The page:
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Hail in a Hand Basket

Low-paid state workers whose private cars received hail damage could be a metaphor for Mississippi’s budget woes.

Low-paid state workers whose private cars received hail damage could be a metaphor for Mississippi’s budget woes. Photo by Trip Burns.

State workers were hit especially hard when a hailstorm marched recently through the capital city.

At the Mississippi State Hospital at Whitfield and the Hudspeth Regional Center, an estimated 800 employees took on hail damage, Mississippi Department of Mental Health officials said. At Central Mississippi Correctional Facility in Pearl, about 140 employees' had damage to their cars.

Brenda Scott, president of the Mississippi Alliance of State Employees/Communication Workers of America, said state workers are already suffering with poor wages, shrinking budgets and pay freezes.

Direct-care workers at Whitfield earn from $7 to $8 per hour, about $16,640 per year. With such low salaries, Scott said many workers cannot afford auto-insurance coverage beyond basic liability, which does not cover hail damage. The hospital's insurance does not cover employees' cars, either.

The woes of workers are a metaphor for the state's larger budget issues. Both the Mississippi House and Senate have passed early versions of a roughly $5.5 billion budget, which lawmakers must pass along to Gov. Phil Bryant by July 1.

In a scantly publicized meeting of the Joint Legislative Budget Committee Thursday, the 14-member bipartisan panel voted to raise the revenue forecast by about $97 million for the coming fiscal year, which commences July 1.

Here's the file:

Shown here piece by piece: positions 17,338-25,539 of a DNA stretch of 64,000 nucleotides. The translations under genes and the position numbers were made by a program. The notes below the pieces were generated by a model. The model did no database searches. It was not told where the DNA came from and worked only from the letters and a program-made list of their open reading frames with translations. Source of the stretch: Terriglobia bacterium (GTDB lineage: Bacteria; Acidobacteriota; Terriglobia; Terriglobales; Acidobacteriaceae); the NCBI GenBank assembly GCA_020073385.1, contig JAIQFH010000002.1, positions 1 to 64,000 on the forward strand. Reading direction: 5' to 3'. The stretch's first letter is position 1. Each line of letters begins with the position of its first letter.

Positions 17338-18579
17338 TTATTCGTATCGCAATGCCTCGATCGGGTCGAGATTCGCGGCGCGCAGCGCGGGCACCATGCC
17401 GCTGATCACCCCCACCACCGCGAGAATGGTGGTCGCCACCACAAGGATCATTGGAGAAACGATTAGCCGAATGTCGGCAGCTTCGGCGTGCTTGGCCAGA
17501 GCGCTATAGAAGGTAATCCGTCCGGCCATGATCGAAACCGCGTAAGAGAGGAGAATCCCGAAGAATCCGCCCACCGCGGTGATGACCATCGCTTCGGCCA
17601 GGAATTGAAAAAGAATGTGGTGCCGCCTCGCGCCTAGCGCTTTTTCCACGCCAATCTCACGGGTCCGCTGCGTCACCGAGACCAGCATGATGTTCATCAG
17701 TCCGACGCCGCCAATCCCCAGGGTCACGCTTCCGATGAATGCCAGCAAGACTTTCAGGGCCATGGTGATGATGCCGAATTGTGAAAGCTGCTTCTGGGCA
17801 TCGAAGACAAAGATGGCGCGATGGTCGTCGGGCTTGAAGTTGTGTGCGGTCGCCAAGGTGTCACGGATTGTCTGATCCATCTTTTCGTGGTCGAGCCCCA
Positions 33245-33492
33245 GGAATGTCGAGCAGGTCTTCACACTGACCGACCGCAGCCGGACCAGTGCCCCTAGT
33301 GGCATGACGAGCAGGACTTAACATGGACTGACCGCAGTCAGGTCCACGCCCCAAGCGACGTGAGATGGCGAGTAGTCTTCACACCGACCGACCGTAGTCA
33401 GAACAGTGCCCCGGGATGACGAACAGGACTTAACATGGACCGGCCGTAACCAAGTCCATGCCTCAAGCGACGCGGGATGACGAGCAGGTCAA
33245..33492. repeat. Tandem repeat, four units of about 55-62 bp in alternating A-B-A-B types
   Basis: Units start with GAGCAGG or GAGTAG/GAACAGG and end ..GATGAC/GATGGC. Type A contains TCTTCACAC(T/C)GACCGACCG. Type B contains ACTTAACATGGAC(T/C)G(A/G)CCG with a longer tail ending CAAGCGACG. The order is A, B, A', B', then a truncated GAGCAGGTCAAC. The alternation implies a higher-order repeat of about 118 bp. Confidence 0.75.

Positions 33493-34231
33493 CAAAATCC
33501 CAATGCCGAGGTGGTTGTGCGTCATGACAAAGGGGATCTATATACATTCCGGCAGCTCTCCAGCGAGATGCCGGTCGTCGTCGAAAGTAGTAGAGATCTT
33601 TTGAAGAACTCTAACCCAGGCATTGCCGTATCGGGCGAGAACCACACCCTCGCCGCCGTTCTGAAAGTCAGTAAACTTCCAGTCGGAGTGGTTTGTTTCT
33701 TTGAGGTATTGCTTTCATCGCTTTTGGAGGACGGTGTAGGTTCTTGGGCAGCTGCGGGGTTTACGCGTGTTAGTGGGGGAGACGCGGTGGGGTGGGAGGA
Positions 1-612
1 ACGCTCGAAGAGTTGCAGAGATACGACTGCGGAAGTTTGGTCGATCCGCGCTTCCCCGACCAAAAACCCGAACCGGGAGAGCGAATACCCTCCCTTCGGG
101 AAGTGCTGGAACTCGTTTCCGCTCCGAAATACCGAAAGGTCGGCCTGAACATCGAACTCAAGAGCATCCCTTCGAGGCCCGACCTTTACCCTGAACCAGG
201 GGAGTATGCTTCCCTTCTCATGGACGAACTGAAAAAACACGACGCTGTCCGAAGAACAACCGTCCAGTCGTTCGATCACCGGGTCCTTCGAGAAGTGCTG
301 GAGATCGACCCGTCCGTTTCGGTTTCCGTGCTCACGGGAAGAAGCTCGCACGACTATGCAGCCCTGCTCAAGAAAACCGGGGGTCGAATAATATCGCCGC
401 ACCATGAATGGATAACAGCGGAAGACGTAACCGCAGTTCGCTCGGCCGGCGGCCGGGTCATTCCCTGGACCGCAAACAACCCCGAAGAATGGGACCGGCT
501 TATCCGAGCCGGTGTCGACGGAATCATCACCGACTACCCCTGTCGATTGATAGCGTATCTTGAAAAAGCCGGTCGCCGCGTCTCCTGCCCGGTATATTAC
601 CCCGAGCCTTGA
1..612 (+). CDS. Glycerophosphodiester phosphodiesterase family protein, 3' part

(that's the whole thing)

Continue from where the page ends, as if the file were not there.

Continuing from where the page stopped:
Forecasters said that another $60 million could be added to the current 2013 fiscal-year budget, which would help offset deficits and shrinking budgets facing a number of state agencies, including the Department of Mental Health, whose budget has been slashed 20 percent in the past five years.

Former House Appropriations Chairman Rep. Johnny Stringer, D-Montrose,said not accepting the $60 mil-lion increase for the current year was a mistake considering that many agencies are dealing with budget gaps. Among the shortfalls, Stringer said, are $44 million for the Olivia Y settlement against the Department of Human Services to correct problems in the foster-care system, $33 million for the Department of Corrections and $3 million for the Mississippi Highway Patrol.

"We've got real problems," Stringer said during a Democratic budget hearing March 21.

With Republican Lt. Gov. Tate Reeves leading the charge, the Senate committee voted against raising the revenue estimate for fiscal year 2013.

"No matter what the revenue estimate is, it's always going to be wrong. It's impossible to get it exactly right," Reeves told reporters in his Capitol office Thursday afternoon.

Reeves, a former state treasurer, said the fact that the bulk of state revenue collections occur in the last quarter of the fiscal year, combined with Mississippi's slow rate of growth, leads him to the conclusion that the additional $60 million won't materialize.

The House and Senate have passed versions of budget bills for the coming year and, at this point, the Senate has proposed spending slightly more than the House. Lawmakers must agree on a budget by April 1.

Speaker Philip Gunn, R-Clinton, has a different view of the potential for more revenue. "The good news, to me, is the economy appears to at least have stabilized," Gunn told reporters March 21. "I don't know how quickly it's improving, but it is at least not getting any worse, and it appears that revenues are increasing."

State agencies have requested millions more dollars than the state has available to spend, even with the increase. Still, Gunn said the higher estimate would make it easier for lawmakers to distribute money among state agencies.

"More money is good," Gunn said.

Comment at www.jfp.ms. Contact R.L. Nave at [email protected]

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